The evils of corporate greed lie in the fact that it puts its ultimate trust in money and gives more value to material things than human beings. What makes it worse is the fact that corporations have institutionalized greed and made it impersonal. The greedy can now hide behind these corporations and thus are shielded from personally seeing, hearing and feeling the devastating effects of corporate greed to ordinary people.

When politicians and government officials are made to explain about their questionable wealth and business connections, they would respond saying: "Don't we have the right to become rich?" Yes, indeed, don't we have the right to become rich? Surely, many of us today are also influenced by this kind of value – that there's nothing more important in life than to become rich of whatever means employed.

This is the kind of value globalization is trying to promote in our world today. It is a value of self-centeredness and greed that puts a price tag to everything. The danger of this is the tendency to worship money as god. For the ultimate concern of globalization is the accumulation of more and more material wealth at the expense of peoples' lives. The ultimate result of globalization is the concentration of enormous wealth in the hands of a few and the impoverishment of the majority of people throughout the world.

Money or material possession is a false god. It is a false god, because it provides us false security in life. Perhaps, this is the reason why God said to the Rich Man in the parable, "You Fool!" Many of us think that if only we would have all the riches in this world, then we would be secured. But perhaps, the most insecure people in this world are not the people who have no money at all; rather they are those who have lots of money, especially if such enormous wealth has been obtained by corruption or unjust means.

Former Senator Jovito Salonga is right when he said, "It is good to have money and all the things that money can buy, but it is better to pause for a while and find out whether we still have the things that money cannot buy. Money can buy pleasure, but it cannot buy happiness. Money can buy a palace, but it cannot buy a home. Money can buy entertainment, but it cannot buy inner peace and fulfillment in life". And the truth is that the things that money cannot buy are the things that really matter in life; for they are the things that last and go beyond this material world to eternity. Thus, Jesus said to his disciples onetime, "For what does it profit a man if he shall gain the whole world and lose his own soul?"(Mk.8:36).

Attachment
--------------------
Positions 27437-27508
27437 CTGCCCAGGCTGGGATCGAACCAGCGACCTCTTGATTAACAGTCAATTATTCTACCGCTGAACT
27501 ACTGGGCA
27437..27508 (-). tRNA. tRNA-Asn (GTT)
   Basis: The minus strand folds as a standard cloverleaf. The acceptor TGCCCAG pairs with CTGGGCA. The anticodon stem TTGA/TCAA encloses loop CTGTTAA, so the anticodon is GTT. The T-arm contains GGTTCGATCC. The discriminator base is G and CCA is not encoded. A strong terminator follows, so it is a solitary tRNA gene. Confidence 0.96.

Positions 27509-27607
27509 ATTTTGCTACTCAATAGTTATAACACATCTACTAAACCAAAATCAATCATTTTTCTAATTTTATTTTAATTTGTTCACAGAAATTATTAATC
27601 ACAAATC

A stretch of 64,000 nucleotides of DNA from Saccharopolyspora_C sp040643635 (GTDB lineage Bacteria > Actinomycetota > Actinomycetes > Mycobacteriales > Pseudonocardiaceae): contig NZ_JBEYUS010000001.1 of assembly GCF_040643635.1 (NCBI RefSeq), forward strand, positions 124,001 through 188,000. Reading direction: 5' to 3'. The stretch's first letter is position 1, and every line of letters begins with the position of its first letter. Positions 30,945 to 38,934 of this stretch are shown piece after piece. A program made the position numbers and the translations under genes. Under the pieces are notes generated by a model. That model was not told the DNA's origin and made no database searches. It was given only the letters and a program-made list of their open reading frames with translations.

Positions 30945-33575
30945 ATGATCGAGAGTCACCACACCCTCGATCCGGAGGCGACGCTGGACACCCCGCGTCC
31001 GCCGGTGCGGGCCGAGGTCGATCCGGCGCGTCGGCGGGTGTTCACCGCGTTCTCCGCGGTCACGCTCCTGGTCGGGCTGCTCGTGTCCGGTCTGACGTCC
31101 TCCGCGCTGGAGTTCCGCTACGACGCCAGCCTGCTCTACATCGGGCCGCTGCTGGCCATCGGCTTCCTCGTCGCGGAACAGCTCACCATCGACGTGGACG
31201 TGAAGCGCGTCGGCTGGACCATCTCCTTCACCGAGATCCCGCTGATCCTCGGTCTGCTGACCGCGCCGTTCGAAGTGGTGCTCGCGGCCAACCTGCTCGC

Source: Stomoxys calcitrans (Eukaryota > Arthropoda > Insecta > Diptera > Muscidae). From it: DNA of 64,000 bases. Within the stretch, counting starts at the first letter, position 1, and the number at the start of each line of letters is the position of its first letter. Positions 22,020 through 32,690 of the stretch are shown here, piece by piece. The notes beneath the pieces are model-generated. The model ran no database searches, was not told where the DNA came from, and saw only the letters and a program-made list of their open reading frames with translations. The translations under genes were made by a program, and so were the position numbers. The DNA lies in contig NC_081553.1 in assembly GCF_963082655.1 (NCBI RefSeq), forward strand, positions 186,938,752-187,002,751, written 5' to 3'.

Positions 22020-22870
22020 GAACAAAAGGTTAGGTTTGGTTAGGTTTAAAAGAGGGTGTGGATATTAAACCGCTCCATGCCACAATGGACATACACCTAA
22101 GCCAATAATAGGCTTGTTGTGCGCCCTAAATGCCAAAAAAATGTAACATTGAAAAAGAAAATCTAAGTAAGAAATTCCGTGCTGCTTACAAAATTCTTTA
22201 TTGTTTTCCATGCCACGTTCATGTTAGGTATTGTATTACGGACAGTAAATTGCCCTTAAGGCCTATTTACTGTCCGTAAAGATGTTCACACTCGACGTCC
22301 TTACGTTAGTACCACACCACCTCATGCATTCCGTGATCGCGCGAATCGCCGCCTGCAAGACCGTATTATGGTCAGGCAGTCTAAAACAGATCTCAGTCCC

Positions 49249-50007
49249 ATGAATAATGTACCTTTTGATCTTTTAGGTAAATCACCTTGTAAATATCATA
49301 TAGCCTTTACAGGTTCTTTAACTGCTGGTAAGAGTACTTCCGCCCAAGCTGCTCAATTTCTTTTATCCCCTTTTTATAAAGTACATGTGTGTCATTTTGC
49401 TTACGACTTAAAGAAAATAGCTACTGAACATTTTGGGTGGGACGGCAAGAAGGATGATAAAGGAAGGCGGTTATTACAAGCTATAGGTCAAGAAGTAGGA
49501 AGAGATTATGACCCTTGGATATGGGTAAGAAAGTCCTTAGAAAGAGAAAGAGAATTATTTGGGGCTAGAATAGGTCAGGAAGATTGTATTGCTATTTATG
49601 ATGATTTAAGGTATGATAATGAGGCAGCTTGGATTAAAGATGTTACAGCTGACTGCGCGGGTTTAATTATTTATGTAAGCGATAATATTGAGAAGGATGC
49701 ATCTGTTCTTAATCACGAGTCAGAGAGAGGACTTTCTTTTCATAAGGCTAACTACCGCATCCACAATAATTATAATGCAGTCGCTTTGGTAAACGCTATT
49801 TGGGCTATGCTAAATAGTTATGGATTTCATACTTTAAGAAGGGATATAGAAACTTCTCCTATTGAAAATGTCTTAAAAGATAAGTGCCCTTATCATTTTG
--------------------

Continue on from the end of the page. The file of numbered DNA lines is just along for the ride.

The danger of worshipping a false god is that there would come a time when we would be like the false god we worship. For instance, when we worship money, chances are that we would be like the money we worship. The Psalmist is right when he said, "Their idols are silver and gold, made by the hands of men. They have mouths, but cannot speak; eyes, but cannot see. They have ears, but cannot hear; noses, but they cannot smell. They have hands, but cannot feel; feet, but they cannot walk; nor can they utter a sound with their throats. Those who make them will be like them, and so will all who trust in them" (Ps.115:4-8).

These are the serious consequences of idolatry. There would come a time when believers of false gods will become like the false gods they worship. They will lose their voice, their sight, their mobility. They will become dumb followers of something they believe to be their god.

But the worst thing with money as a false god is that, it is not only a dead god; it is also a god of death. It is a dead god, because it could not see people's sufferings; it could not hear people's cry; it could not be touched and moved into compassion by people's afflictions. But it is also a god of death, because it causes the death of people. It destroys people's lives. It demolishes the homes of urban poor. It drives away tribal peoples from their ancestral lands. It denudes the mountains and pollutes the rivers and seas. Yes, it destroys God's good and beautiful creation. Hence, Apostle Paul is right when he said to Timothy, "For the love (or worship) of money is the root of all evil" (I Tim. 6:10).